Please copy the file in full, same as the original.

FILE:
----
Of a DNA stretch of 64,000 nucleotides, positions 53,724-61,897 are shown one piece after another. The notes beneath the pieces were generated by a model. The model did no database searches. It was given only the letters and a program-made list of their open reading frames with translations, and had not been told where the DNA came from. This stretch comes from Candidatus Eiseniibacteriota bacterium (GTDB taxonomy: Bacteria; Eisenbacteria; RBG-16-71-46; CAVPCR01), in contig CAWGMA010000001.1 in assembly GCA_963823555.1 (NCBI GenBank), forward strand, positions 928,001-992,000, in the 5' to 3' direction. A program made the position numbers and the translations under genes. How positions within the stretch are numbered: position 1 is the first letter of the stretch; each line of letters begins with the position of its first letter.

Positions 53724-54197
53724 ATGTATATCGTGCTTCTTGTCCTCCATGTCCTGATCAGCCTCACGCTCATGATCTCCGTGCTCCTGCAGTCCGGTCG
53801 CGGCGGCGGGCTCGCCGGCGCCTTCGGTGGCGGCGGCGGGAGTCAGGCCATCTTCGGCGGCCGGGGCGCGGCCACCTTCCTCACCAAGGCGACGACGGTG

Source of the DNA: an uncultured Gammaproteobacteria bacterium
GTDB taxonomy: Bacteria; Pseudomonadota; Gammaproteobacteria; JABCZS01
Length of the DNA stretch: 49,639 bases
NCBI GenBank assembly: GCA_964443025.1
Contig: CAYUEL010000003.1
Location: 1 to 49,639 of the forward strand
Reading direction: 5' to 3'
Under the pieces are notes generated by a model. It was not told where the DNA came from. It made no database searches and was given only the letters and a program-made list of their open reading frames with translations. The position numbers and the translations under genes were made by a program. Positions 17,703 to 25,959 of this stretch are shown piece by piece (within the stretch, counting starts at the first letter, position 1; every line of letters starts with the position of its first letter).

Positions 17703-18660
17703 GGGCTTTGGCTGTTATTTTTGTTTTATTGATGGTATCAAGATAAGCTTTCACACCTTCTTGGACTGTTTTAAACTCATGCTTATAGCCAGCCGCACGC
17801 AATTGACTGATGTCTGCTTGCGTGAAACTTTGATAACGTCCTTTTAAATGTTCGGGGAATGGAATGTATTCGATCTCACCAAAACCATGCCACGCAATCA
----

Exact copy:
Of a DNA stretch of 64,000 nucleotides, positions 53,724-61,897 are shown one piece after another. The notes beneath the pieces were generated by a model. The model did no database searches. It was given only the letters and a program-made list of their open reading frames with translations, and had not been told where the DNA came from. This stretch comes from Candidatus Eiseniibacteriota bacterium (GTDB taxonomy: Bacteria; Eisenbacteria; RBG-16-71-46; CAVPCR01), in contig CAWGMA010000001.1 in assembly GCA_963823555.1 (NCBI GenBank), forward strand, positions 928,001-992,000, in the 5' to 3' direction. A program made the position numbers and the translations under genes. How positions within the stretch are numbered: position 1 is the first letter of the stretch; each line of letters begins with the position of its first letter.

Positions 53724-54197
53724 ATGTATATCGTGCTTCTTGTCCTCCATGTCCTGATCAGCCTCACGCTCATGATCTCCGTGCTCCTGCAGTCCGGTCG
53801 CGGCGGCGGGCTCGCCGGCGCCTTCGGTGGCGGCGGCGGGAGTCAGGCCATCTTCGGCGGCCGGGGCGCGGCCACCTTCCTCACCAAGGCGACGACGGTG

Source of the DNA: an uncultured Gammaproteobacteria bacterium
GTDB taxonomy: Bacteria; Pseudomonadota; Gammaproteobacteria; JABCZS01
Length of the DNA stretch: 49,639 bases
NCBI GenBank assembly: GCA_964443025.1
Contig: CAYUEL010000003.1
Location: 1 to 49,639 of the forward strand
Reading direction: 5' to 3'
Under the pieces are notes generated by a model. It was not told where the DNA came from. It made no database searches and was given only the letters and a program-made list of their open reading frames with translations. The position numbers and the translations under genes were made by a program. Positions 17,703 to 25,959 of this stretch are shown piece by piece (within the stretch, counting starts at the first letter, position 1; every line of letters starts with the position of its first letter).

Positions 17703-18660
17703 GGGCTTTGGCTGTTATTTTTGTTTTATTGATGGTATCAAGATAAGCTTTCACACCTTCTTGGACTGTTTTAAACTCATGCTTATAGCCAGCCGCACGC
17801 AATTGACTGATGTCTGCTTGCGTGAAACTTTGATAACGTCCTTTTAAATGTTCGGGGAATGGAATGTATTCGATCTCACCAAAACCATGCCACGCAATCA